The idea that there is no “Planet B” has long been a slogan for environmentalists trying to convey the gravity of the unfolding ecological catastrophe on our planet, but new research could render the mantra moot as scientists have revealed that exoplanets may exist in the universe that are capable of supporting abundant life-forms—and they could, in fact, be more hospitable a home than Earth.
Researchers have released a new study revealing the “surprising conclusion” that “conditions on some exoplanets with favorable ocean circulation patterns could be better suited to support life that is more abundant or more active than life on Earth,” according to geophysicist Stephanie Olson of the University of Chicago.
And while these exoplanets are so distant from our own solar system as to render it impossible to reach them with space probes, scientists are working on new remote sensing tools such as telescopes that would allow us to better understand what condition are actually like on these planets which may have the ability to support life on a scale unknown on our own planet.
Scientists have long estimated that roughly 35 percent of all known exoplanets larger than Earth are likely to be rich in water.
“NASA’s search for life in the Universe is focused on so-called Habitable Zone planets, which are worlds that have the potential for liquid water oceans,”Olson said.
“Our work has been aimed at identifying the exoplanet oceans which have the greatest capacity to host globally abundant and active life. Life in Earth’s oceans depends on upwelling (upward flow) which returns nutrients from the dark depths of the ocean to the sunlit portions of the ocean where photosynthetic life lives. More upwelling means more nutrient resupply, which means more biological activity. These are the conditions we need to look for on exoplanets.”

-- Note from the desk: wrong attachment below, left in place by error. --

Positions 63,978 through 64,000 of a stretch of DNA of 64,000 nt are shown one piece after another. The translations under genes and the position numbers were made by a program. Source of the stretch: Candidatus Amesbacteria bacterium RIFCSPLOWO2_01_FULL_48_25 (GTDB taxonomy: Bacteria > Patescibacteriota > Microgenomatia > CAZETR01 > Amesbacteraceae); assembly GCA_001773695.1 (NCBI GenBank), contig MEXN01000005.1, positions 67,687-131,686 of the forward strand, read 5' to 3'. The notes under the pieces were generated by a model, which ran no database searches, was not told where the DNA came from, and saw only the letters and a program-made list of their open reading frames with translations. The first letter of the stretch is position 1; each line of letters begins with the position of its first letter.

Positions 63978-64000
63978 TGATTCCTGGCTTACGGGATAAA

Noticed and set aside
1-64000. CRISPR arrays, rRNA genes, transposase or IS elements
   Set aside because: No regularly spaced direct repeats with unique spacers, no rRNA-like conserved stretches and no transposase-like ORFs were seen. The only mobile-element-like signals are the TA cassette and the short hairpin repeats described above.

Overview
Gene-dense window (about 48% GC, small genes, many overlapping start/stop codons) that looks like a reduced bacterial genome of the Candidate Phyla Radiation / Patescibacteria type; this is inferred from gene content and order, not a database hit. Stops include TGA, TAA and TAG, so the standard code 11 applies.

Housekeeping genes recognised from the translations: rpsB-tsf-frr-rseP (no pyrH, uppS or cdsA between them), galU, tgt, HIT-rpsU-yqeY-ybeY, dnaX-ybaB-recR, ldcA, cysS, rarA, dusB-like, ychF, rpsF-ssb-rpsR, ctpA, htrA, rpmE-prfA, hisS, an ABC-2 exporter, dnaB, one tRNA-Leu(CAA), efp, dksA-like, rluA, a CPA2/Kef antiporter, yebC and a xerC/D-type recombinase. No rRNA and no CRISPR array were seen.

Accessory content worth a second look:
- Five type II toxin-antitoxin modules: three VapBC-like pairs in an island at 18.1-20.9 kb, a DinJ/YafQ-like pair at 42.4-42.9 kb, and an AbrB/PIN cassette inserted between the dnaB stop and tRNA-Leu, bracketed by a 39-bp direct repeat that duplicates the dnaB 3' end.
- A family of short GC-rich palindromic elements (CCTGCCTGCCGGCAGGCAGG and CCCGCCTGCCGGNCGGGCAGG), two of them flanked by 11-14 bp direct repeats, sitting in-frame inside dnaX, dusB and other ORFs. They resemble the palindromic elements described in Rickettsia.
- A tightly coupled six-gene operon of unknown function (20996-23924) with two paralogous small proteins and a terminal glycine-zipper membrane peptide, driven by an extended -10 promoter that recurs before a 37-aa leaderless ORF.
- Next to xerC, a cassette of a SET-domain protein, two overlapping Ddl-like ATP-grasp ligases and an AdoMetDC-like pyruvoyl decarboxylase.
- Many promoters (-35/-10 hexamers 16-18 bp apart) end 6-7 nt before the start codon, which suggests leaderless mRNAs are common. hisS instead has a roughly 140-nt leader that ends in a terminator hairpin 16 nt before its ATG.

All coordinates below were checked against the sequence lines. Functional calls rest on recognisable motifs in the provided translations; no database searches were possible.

Olson’s team modeled a number of different types of exoplanets using ROCKE-3D software designed by NASA’s Goddard Institute for Space Studies (GISS) to create simulations of planetary bodies with their own unique climates and ocean habitats.
The research discovered that those planets with thicker and more dense atmospheres, slower rates of rotation, and the presence of continents all created higher upswelling rates. Olson noted:
“A further implication is that Earth might not be optimally habitable—and life elsewhere may enjoy a planet that is even more hospitable than our own.”
The research, which was presented as a keynote lecture at the Goldschmidt Geochemistry Congress in Barcelona, Spain, serves as a reminder that life is always more common than “detectable” life that lies in plain sight, Olson said. In the future, scientists should “should target the subset of habitable planets that will be most favorable to large, globally active biospheres because those are the planets where life will be easiest to detect—and where non-detections will be most meaningful,” she added.
Chris Reinhard of the Georgia Institute of Technology commented:
“We expect oceans to be important in regulating some of the most compelling remotely detectable signs of life on habitable worlds, but our understanding of oceans beyond our solar system is currently very rudimentary. Dr. Olson’s work represents a significant and exciting step forward in our understanding of exoplanet oceanography”.
Equipped with the knowledge contained in the study, scientists can now devise the best means through which to detect these new planets teeming with life. Olson concluded:
“Now we know what to look for, so we need to start looking.”